# Finding the length of a memory address in bits?

Thanks.

depends on the memory range you are using.
If your memory is only 128 items then you can provide a unique address for each location: 0, 1, 2, . 127 there that is 128 different addresses. This fits into a 7 bit number, so we can say this address space is addressable with a 7-bit address.

To make this more formal we can try this:

log(128)/log(2) = 7

For the number 163, this works as follows:
1. Let D=163
2. b) D is odd, put a 1 in the 2^0 column.
Subtract 1 from D to get 162.
c) Divide D=162 by 2.
Temporary Result: 01 New D=81
D does not equal 0, so we repeat step 2.

2. b) D is odd, put a 1 in the 2^1 column.
Subtract 1 from D to get 80.
c) Divide D=80 by 2.
Temporary Result: 11 New D=40
D does not equal 0, so we repeat step 2.

2. b) D is even, put a 0 in the 2^2 column.
c) Divide D by 2.
Temporary Result:011 New D=20

2. b) D is even, put a 0 in the 2^3 column.
c) Divide D by 2.
Temporary Result: 0011 New D=10

2. b) D is even, put a 0 in the 2^4 column.
c) Divide D by 2.
Temporary Result: 00011 New D=5

2. a) D is odd, put a 1 in the 2^5 column.
Subtract 1 from D to get 4.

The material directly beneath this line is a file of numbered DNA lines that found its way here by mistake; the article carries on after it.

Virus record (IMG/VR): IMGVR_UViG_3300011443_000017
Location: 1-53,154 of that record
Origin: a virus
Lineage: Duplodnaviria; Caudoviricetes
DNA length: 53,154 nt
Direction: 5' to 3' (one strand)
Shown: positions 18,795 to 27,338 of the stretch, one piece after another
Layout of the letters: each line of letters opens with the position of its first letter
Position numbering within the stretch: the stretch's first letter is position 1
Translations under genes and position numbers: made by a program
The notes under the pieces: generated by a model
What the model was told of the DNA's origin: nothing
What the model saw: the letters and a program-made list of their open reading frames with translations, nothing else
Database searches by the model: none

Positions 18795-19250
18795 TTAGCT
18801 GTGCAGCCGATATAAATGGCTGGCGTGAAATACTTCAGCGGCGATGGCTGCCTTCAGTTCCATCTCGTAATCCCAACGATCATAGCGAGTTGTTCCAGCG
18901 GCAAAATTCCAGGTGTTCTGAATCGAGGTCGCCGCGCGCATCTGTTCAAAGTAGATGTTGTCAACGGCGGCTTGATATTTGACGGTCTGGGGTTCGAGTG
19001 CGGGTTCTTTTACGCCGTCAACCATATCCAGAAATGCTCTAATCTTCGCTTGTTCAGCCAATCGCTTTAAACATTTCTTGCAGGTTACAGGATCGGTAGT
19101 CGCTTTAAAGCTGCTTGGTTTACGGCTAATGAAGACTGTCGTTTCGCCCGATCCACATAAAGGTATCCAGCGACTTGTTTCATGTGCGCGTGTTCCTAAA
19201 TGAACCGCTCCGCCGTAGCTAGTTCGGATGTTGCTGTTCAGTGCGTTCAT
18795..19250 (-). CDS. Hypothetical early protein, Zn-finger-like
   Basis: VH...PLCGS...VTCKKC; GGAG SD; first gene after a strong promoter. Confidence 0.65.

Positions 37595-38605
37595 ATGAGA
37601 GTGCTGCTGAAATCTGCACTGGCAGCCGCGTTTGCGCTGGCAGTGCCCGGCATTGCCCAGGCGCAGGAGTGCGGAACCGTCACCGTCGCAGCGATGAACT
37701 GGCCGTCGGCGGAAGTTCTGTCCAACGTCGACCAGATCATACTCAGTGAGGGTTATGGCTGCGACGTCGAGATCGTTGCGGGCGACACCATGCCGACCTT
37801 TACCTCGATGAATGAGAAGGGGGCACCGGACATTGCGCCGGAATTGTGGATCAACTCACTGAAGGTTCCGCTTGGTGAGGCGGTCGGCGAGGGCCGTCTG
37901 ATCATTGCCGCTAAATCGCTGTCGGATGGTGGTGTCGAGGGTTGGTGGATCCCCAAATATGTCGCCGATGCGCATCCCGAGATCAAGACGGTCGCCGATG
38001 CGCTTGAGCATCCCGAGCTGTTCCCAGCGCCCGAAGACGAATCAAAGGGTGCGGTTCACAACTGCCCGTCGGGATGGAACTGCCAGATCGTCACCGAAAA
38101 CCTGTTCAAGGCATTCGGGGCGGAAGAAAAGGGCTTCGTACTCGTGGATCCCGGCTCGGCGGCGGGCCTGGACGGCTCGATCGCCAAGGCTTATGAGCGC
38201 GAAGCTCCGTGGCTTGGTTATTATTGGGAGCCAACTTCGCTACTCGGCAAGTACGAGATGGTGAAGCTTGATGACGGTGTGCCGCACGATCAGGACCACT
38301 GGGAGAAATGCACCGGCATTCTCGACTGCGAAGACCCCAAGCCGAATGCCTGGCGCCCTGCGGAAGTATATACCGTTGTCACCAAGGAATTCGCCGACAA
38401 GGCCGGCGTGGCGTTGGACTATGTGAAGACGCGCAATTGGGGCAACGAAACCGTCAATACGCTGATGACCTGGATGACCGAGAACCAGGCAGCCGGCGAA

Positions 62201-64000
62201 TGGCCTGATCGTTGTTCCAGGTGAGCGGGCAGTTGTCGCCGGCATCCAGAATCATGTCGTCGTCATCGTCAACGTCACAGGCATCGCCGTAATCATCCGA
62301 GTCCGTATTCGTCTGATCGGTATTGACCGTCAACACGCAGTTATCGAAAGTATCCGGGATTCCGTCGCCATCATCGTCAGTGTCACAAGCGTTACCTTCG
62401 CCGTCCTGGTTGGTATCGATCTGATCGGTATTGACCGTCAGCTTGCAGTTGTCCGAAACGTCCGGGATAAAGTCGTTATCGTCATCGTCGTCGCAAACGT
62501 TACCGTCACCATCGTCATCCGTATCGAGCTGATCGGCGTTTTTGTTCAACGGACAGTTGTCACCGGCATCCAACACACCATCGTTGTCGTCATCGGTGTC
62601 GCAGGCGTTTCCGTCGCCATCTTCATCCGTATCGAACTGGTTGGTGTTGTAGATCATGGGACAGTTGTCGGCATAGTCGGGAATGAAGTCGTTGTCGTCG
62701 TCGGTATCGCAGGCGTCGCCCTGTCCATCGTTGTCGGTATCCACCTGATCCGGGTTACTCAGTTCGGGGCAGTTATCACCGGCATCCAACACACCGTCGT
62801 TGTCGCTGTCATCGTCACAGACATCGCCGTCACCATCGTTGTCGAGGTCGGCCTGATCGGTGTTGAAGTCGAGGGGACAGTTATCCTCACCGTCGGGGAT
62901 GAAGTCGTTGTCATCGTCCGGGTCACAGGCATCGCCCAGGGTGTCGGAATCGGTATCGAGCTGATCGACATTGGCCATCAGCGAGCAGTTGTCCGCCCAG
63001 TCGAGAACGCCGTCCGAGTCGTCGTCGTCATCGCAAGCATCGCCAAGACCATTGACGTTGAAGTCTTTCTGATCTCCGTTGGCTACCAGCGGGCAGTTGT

c) Divide D by 2.
Temporary Result: 100011 New D=2

2. b) D is even, put a 0 in the 2^6 column.
c) Divide D by 2.
Temporary Result: 0100011 New D=1

2. a) D is odd, put a 1 in the 27 column.
Subtract 1 from D to get D=0.
c) Divide D by 2.
Temporary Result: 10100011 New D=0

D=0, so we are done, and the decimal number 163 is equivalent to the binary number 10100011.
Since we already knew how to convert from binary to decimal, we can easily verify our result. 10100011=(1*2^0)+(1*2^1)+(1*2^... 163

***** The number 10100011 is 8 Bits **************

Look here for Decimal to Binary
http://www.math.grin.edu/~rebelsky/cours...
Our present crop of home computers mostly have 32-bit addresses.
If you're old enough to remember the Commodore 64, Atari 800, and Apple II+, those computers had 16-bit addresses.
...and the original 8088 IBM PC and its 8086 clones had 24-bit addresses.

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